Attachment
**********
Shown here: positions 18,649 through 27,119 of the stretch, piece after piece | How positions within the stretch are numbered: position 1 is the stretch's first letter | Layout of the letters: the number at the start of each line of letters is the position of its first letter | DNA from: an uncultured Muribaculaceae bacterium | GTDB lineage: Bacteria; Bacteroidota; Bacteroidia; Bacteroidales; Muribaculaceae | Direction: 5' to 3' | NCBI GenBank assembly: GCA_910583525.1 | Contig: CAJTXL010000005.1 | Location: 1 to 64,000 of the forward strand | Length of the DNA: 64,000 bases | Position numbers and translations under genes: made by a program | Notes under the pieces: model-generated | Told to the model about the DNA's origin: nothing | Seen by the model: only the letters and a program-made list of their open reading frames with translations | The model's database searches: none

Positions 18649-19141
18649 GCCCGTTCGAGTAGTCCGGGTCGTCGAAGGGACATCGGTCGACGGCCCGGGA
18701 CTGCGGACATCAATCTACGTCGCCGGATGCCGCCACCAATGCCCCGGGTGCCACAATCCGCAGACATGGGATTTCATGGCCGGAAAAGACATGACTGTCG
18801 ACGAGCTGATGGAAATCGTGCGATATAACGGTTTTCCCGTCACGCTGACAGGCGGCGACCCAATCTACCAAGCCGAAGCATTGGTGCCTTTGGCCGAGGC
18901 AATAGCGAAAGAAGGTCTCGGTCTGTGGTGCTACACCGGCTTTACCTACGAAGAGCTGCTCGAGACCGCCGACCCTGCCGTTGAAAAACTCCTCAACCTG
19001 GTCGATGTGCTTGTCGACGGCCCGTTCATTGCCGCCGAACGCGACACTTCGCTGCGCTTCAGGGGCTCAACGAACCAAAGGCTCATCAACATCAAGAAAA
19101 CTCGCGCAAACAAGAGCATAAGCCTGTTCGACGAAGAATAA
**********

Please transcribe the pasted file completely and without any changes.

Shown here: positions 18,649 through 27,119 of the stretch, piece after piece | How positions within the stretch are numbered: position 1 is the stretch's first letter | Layout of the letters: the number at the start of each line of letters is the position of its first letter | DNA from: an uncultured Muribaculaceae bacterium | GTDB lineage: Bacteria; Bacteroidota; Bacteroidia; Bacteroidales; Muribaculaceae | Direction: 5' to 3' | NCBI GenBank assembly: GCA_910583525.1 | Contig: CAJTXL010000005.1 | Location: 1 to 64,000 of the forward strand | Length of the DNA: 64,000 bases | Position numbers and translations under genes: made by a program | Notes under the pieces: model-generated | Told to the model about the DNA's origin: nothing | Seen by the model: only the letters and a program-made list of their open reading frames with translations | The model's database searches: none

Positions 18649-19141
18649 GCCCGTTCGAGTAGTCCGGGTCGTCGAAGGGACATCGGTCGACGGCCCGGGA
18701 CTGCGGACATCAATCTACGTCGCCGGATGCCGCCACCAATGCCCCGGGTGCCACAATCCGCAGACATGGGATTTCATGGCCGGAAAAGACATGACTGTCG
18801 ACGAGCTGATGGAAATCGTGCGATATAACGGTTTTCCCGTCACGCTGACAGGCGGCGACCCAATCTACCAAGCCGAAGCATTGGTGCCTTTGGCCGAGGC
18901 AATAGCGAAAGAAGGTCTCGGTCTGTGGTGCTACACCGGCTTTACCTACGAAGAGCTGCTCGAGACCGCCGACCCTGCCGTTGAAAAACTCCTCAACCTG
19001 GTCGATGTGCTTGTCGACGGCCCGTTCATTGCCGCCGAACGCGACACTTCGCTGCGCTTCAGGGGCTCAACGAACCAAAGGCTCATCAACATCAAGAAAA
19101 CTCGCGCAAACAAGAGCATAAGCCTGTTCGACGAAGAATAA